Traditional 3D printer company, Rokit, South Korea, recently announced that it will expand its product line to include an in situ 3D bioprinter. Rokit is collaborating with the Korean Institute of Science and Technology, Seoul National Univ., Bundang Hospital, Hanyang Univ. and the Korea Institute of Machinery and Materials on this development which is targeted at printing human skin for burn victims, dermatological diseases and cosmetic surgeries. The company expects to complete development by 2018.

Other companies developing 3D bioprinters and associated equipment, processes and technologies include:

  • 3D Bioprinting Solutions, Moscow, Russia—3D printing systems utilizing stem cells taken from a patient which are mixed with hydrogels before being printed. The hydrogels dissolve leaving only the living cells.
  • Advanced Solutions, Louisville, KY—The fully-equipped BioAssemblyBot comes with Tissue Structure Information Modeling software that allows researchers to design, visualize and fabricate complex tissue structures.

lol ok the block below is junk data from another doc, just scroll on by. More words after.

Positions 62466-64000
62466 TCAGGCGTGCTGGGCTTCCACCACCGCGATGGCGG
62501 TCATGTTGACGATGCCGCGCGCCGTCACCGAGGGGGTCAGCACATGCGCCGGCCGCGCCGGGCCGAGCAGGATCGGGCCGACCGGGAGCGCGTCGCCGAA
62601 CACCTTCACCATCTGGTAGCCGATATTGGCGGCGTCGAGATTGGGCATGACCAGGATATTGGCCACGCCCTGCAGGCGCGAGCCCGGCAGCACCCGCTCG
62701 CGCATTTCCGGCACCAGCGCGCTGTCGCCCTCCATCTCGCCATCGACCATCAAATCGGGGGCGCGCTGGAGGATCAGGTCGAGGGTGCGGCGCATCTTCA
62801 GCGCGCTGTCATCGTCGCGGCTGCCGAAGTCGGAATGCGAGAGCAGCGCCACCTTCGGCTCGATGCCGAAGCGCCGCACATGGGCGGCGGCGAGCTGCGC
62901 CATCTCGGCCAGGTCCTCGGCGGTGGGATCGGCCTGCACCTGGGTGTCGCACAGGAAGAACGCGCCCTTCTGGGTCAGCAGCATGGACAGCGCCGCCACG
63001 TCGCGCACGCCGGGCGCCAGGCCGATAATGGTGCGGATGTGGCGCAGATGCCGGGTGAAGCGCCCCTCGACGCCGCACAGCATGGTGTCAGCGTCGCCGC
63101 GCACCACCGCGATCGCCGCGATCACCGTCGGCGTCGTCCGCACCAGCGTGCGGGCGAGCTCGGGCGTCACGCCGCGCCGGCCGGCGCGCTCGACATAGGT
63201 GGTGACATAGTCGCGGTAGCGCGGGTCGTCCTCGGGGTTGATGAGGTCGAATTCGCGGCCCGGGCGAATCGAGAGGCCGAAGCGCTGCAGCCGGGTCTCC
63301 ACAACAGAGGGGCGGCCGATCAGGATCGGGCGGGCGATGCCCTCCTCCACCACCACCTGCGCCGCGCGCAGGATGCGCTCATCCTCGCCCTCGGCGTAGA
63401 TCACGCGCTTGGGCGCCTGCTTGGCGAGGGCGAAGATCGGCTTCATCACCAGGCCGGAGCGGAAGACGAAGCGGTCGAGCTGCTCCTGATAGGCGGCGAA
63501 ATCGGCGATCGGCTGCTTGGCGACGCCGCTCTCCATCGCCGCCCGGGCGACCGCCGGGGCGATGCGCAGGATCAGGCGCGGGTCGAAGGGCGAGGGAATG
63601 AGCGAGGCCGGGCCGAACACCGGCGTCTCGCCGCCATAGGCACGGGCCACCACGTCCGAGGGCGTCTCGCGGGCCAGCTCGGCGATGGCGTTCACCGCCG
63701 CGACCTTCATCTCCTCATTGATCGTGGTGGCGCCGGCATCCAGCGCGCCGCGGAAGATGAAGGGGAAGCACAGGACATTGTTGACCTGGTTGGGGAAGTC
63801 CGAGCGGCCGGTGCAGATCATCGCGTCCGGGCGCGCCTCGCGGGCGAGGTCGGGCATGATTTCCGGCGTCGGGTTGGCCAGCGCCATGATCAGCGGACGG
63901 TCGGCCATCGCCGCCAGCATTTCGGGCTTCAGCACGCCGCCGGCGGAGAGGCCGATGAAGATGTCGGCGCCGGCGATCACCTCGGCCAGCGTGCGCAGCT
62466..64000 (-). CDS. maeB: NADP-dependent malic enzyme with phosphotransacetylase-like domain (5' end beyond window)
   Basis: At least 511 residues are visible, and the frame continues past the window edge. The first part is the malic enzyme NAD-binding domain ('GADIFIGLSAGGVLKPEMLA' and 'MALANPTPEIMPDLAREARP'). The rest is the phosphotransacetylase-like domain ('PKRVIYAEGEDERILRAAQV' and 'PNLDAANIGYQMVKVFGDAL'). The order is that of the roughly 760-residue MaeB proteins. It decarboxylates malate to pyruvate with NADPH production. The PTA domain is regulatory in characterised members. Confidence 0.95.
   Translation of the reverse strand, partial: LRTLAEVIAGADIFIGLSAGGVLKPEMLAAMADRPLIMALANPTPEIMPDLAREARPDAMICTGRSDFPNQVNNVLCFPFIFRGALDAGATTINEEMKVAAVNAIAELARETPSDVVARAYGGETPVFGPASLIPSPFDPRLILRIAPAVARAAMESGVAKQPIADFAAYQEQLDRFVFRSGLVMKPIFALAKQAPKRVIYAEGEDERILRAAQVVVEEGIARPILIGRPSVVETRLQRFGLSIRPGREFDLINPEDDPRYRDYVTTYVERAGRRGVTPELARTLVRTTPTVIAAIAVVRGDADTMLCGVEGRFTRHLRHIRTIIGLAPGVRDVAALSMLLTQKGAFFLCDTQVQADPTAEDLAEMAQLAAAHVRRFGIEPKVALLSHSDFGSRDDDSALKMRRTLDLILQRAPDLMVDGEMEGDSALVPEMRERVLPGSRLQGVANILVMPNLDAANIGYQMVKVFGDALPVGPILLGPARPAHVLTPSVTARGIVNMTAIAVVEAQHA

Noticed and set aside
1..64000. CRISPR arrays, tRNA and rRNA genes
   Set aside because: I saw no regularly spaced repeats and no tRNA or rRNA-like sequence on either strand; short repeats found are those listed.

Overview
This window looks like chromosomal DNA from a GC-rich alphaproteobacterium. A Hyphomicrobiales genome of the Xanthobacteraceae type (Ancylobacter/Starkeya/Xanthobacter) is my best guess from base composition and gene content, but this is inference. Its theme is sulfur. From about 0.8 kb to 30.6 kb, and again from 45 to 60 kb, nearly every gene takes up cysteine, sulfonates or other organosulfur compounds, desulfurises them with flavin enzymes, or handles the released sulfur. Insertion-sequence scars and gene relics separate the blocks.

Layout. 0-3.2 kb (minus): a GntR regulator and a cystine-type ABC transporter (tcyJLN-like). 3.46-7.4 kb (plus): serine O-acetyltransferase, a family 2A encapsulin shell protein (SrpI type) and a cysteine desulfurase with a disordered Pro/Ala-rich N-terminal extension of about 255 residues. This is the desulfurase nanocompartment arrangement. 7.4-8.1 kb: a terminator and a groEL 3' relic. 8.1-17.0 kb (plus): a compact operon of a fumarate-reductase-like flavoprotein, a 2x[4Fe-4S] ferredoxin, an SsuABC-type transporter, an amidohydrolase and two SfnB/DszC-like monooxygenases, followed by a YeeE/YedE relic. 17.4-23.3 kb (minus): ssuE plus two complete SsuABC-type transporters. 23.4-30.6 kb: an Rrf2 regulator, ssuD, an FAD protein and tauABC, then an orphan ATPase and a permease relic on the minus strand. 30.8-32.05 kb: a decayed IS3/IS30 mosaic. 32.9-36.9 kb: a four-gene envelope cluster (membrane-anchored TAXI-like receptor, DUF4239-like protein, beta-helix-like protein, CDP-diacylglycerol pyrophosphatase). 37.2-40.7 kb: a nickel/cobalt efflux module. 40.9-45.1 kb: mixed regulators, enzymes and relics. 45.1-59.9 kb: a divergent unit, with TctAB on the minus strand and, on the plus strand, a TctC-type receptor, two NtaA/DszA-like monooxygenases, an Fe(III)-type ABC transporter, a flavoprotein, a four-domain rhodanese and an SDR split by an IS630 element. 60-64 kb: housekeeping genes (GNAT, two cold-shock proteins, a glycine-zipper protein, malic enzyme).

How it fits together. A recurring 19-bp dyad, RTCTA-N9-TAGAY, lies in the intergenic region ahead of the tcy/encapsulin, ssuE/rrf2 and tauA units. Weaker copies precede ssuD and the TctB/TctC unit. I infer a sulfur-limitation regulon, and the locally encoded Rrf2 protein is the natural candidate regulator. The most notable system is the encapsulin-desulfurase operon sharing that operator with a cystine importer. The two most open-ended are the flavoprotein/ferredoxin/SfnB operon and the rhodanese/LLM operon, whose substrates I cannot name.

• Bio3D, Singapore—SYN^ can print whole cells, bacteria, proteins, biogels, polymers, food materials and more. Their Explorer system is an entry level bioprinter for beginners and educators.
  • Cellink, Palo Alto, CA—The low-cost INKREDIBLE 3D bioprinter comes with dual print heads.
  • EnvisionTEC, Dearborn, MI—Their 3D Bioplotter System's syringe-based extrusion process utilizes a wide range of materials including soft hydrogels to build 3D bio-scaffolds/
  • GeSim, Mannsdorf, Germany—The bioscaffolder is a modular 3D bioprinting platform targeted at multiple material bioscaffolds with defined linear structures and the printing of live cells either embedded in the scaffold material or seeded by piezoelectric micro-dispensers.